Bob Mitchell's Trico Spinner

This last week the Trico fishing has been quirky. From guiding to classes to fishing myself, the fooling and catching portion of my outings has not been easy. The waters on both the Kinni and the Rush are clear, and aquatic weed patches are building quickly. Flows are running normal for July. The hot humid weather and higher than normal low temps have pushed the hatches into the sunrise time period or earlier. Anglers had to be on the stream at 5:30Am on some days to even catch the hatch. On my normal haunts, the mating clouds of Tricos were thin, and in some cases it seemed only females were in the clouds. The boys seemed to be absent so the girls had nothing to do. I know this is a bit early for this hatch to be in full swing but I always hope the “catching” is going to be easier in the early stages because the fish are not yet full of the morning and evening feeds they get from this daily event.

On some days the best approach was a down stream drift. Casting up over the top of these fish even on the best presentation shut the feeding fish down. In flat even speed current putting the fly into the trouts window first instead of the normal down to up approach was more successful. Even a cross current roll cast and a down worked,,,,,,sometimes. the bugs are small and sighting on these small flies in sun to shade situations can be difficult. A larger lead Trico dun trailed by a number 22 or 24 female spinner worked best for me.

On stream I carry a wide variety of Trico patterns, over 20 at last count. The spinner fall tends to bring the most active feeding and happens latest in the morning when most anglers make it to the stream. Make sure that you have both male and female spinner patterns in your box, sometimes it can be the difference between catching and not. Look to see more of the Trico patterns that I use available for purchase on this web site in the coming weeks.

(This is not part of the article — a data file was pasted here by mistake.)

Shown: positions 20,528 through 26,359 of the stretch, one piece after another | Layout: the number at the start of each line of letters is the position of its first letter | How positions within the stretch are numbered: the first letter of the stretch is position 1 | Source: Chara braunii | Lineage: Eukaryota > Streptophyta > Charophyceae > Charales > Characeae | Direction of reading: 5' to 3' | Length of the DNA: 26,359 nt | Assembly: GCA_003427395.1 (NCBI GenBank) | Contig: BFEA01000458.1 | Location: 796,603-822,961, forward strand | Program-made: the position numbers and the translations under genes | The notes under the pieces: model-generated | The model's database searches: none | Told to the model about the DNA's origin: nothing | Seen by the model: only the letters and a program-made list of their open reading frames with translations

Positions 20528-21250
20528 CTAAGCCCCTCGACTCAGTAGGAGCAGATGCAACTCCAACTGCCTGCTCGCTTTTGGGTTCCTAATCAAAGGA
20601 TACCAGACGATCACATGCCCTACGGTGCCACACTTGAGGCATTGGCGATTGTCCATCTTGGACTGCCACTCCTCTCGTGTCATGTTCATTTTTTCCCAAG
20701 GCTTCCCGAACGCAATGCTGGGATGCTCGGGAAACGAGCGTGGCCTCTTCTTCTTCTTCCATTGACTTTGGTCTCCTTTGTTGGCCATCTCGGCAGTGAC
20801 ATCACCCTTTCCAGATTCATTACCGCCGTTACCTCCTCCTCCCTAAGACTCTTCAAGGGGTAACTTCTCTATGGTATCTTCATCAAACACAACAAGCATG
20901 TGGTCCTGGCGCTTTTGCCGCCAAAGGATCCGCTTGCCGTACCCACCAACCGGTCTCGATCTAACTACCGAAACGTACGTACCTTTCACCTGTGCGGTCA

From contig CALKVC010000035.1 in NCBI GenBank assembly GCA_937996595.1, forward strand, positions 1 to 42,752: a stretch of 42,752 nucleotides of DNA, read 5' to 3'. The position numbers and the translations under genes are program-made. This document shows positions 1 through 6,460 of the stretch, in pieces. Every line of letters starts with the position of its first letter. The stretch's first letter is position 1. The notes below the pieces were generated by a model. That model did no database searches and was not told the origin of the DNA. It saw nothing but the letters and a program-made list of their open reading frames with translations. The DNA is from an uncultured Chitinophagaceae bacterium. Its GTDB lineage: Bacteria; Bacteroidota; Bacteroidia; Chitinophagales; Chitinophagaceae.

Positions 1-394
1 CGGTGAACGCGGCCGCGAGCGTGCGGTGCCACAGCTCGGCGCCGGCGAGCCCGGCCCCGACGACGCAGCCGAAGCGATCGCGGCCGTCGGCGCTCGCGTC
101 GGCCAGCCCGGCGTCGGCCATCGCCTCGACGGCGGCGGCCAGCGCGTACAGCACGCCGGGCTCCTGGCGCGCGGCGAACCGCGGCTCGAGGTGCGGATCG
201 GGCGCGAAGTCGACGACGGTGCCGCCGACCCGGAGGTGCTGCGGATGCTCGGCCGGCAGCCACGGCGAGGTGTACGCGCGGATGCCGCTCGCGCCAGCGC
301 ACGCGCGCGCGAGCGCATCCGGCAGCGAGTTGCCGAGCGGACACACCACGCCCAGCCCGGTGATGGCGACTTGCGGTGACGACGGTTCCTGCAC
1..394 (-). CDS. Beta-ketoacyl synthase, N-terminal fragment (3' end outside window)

A few weeks ago I found a new pattern at Bob Mitchell’s Fly Shop in Lake Elmo, Minnesota. Mike Alwin, the proprietor there, informed me that it was the favorite pattern of the now passed Bob Mitchell. This pattern is one of the few that incorporates the actual tail length of the natural at approximately 3 times the body length. Sometimes, I believe this can be a characteristic that the trout key on. I was excited to see this pattern since most others in my boxes are tied with much shorter tails. There were a few left in the bin at size 24 so I bought two.  With some practice, and a lot of squinting I was able to tie solid copies of the pattern.

Short, heavy rains moved through the area last night but had little effect on the waters. This morning’s cool temps are a breathe of fresh air and should move this hatch a little later in the morning for the next few days, until the heat comes again.

The pattern I spoke of above is fun to learn to tie and it worked this week. Since the size of the hook is small, it is imperative that as few thread wraps as possible are used to create this masterpiece. The photos are all of this pattern. Here is a recipe and some short instructions.

Bob Mitchells Trico

Thread: Gordon Griffiths 14/0 black

Hook: TMC 100 20-24

Tail: Clear Microfibits

Wing: Clear/white poly yarn

Body: Black or Charcoal fine and dry dubbing or silk dubbing

Four or five thread wraps ar set down side by side for the wing base wraps. Three tails are set next with three wraps and a fourth is set under the tails to lift the fibits off the shank of the hook. The wing is set with two x wraps. Dubbing is applied sparsely and tightly at less than a half inch and x-wrapped twice or 3 times over the wing to complete the thorax finish the head. This fly has no body and is a great imitation of the female after she has laid her eggs. The whole fly is tied with 12 to 20 wraps of thread. Thanks Mike.